Get Buried Alive in Atlanta – November 13-17!

The 2019 Buried Alive Film Festival is set to return to the 7 Stages Theatre in Atlanta on November 13-17 and a full schedule is now released! Atlanta’s premiere horror film festival has an exciting array of shorts (50 by my count) and features, plus a burlesque performance of The Toxic Avenger by Blast Off Burlesque and a screening of Andrew Leman’s The Call of Cthulhu accompanied with a new score by the psychedelic instrumental space jazz group Samadha. Check out BAFF’s latest press release below and visit the Fest’s site for full details!

FOR IMMEDIATE RELEASE:

The schedule is all set and tickets are now on sale for this year’s festival and we’re excited to officially announce our features for Buried Alive Film Festival 2019!

With 3 local features and a host of shorts, this year we have 5 feature film selections officially submitted to the jury.

ANTRUM (Thursday 11/14 9:30 PM)

Antrum, a feature length film shot in the late 1970’s, is cursed. In 1988, a movie theatre in Budapest that was screening the film burnt to the ground, killing the 56 people who were in attendance. This incident follows the inexplicable deaths of a number of film festival programmers that had received Antrum as a submission and died shortly after watching the film. These events culminated with a riot during an exhibition in San Francisco, after which the film vanished. These events have created a belief that watching Antrum will you kill you. Else Films has successfully tracked down a sole copy of the film for public release. This is that film.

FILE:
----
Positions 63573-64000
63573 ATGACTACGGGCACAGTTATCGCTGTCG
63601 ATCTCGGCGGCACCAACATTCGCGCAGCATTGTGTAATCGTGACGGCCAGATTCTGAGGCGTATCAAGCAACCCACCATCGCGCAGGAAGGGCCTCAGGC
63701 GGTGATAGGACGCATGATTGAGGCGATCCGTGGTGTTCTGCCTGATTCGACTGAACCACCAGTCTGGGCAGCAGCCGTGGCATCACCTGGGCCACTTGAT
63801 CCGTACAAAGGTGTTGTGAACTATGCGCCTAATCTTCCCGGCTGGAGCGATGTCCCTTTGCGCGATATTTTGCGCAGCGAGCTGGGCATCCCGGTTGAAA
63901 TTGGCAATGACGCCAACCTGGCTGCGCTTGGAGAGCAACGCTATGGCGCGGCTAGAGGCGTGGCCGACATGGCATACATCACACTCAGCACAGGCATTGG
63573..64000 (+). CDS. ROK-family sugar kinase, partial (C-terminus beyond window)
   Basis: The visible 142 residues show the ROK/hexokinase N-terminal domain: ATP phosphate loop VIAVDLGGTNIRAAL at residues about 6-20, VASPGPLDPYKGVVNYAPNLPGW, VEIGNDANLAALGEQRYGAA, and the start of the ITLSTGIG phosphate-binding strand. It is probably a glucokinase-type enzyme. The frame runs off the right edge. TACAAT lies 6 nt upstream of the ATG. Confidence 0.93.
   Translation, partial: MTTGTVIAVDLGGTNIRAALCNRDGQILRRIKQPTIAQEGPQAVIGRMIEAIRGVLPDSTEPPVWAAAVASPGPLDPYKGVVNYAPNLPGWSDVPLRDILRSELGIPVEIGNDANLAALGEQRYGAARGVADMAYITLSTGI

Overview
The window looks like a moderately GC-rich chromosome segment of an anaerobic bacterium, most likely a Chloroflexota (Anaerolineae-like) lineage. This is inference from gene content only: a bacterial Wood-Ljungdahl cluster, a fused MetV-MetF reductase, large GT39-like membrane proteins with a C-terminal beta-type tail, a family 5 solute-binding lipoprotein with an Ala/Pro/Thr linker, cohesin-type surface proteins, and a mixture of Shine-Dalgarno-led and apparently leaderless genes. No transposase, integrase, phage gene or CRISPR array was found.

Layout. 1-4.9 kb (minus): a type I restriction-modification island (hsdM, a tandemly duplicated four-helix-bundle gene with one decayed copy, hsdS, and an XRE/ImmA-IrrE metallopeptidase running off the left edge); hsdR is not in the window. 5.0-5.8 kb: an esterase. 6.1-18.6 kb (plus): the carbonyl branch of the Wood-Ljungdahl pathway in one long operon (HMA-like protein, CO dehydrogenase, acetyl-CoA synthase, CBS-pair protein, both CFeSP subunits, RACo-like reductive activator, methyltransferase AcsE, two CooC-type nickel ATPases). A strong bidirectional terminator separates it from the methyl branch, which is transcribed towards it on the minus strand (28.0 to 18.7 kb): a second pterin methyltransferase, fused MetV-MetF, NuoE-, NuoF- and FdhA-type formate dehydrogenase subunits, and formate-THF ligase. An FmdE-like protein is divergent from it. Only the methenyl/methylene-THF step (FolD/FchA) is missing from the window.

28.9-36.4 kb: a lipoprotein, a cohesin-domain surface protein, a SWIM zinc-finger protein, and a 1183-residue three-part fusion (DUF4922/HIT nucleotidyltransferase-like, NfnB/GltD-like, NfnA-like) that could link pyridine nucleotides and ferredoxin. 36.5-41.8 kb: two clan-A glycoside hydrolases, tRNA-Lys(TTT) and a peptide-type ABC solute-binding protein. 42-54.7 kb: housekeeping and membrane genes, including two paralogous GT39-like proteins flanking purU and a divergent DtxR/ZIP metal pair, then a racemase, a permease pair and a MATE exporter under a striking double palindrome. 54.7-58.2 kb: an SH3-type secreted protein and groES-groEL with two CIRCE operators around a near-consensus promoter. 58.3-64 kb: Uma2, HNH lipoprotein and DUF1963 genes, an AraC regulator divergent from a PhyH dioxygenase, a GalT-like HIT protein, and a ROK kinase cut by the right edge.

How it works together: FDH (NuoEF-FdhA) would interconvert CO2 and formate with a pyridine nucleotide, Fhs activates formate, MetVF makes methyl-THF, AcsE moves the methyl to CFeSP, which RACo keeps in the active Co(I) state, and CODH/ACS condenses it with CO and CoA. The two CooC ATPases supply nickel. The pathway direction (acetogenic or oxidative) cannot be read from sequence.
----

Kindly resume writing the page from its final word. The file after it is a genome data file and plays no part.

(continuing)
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The Green Fog (Guy Maddin, Evan Johnson, and Galen Johnson, 2017)

The Criterion Collection, a continuing series of important classic and contemporary films presents The Green Fog.

Commissioned by the San Francisco Film Society to close the 60th San Francisco International Film Festival, The Green Fog is the latest from Canadian iconoclast Guy Maddin and is an unusually evocative homage to Alfred Hitchcock’s Vertigo assembled from Bay Area footage taken from a diverse array of sources including studio classics, ’50s noir, experimental films, and ’70s prime-time TV. With the help of co-directors Evan and Galen Johnson, composer Jacob Garchik, and musicians Kronos Quartet, this San Francisco fantasia celebrates the city through a century’s worth of assembled film and television, while also capturing the obsessive pull of Hitchcock’s spellbinding classic. The result is inventive, invigorating, and hilariously quirky, offering a “parallel-universe version” of a canonical cinema masterpiece, an unlikely city symphony, and a refreshing document of film history.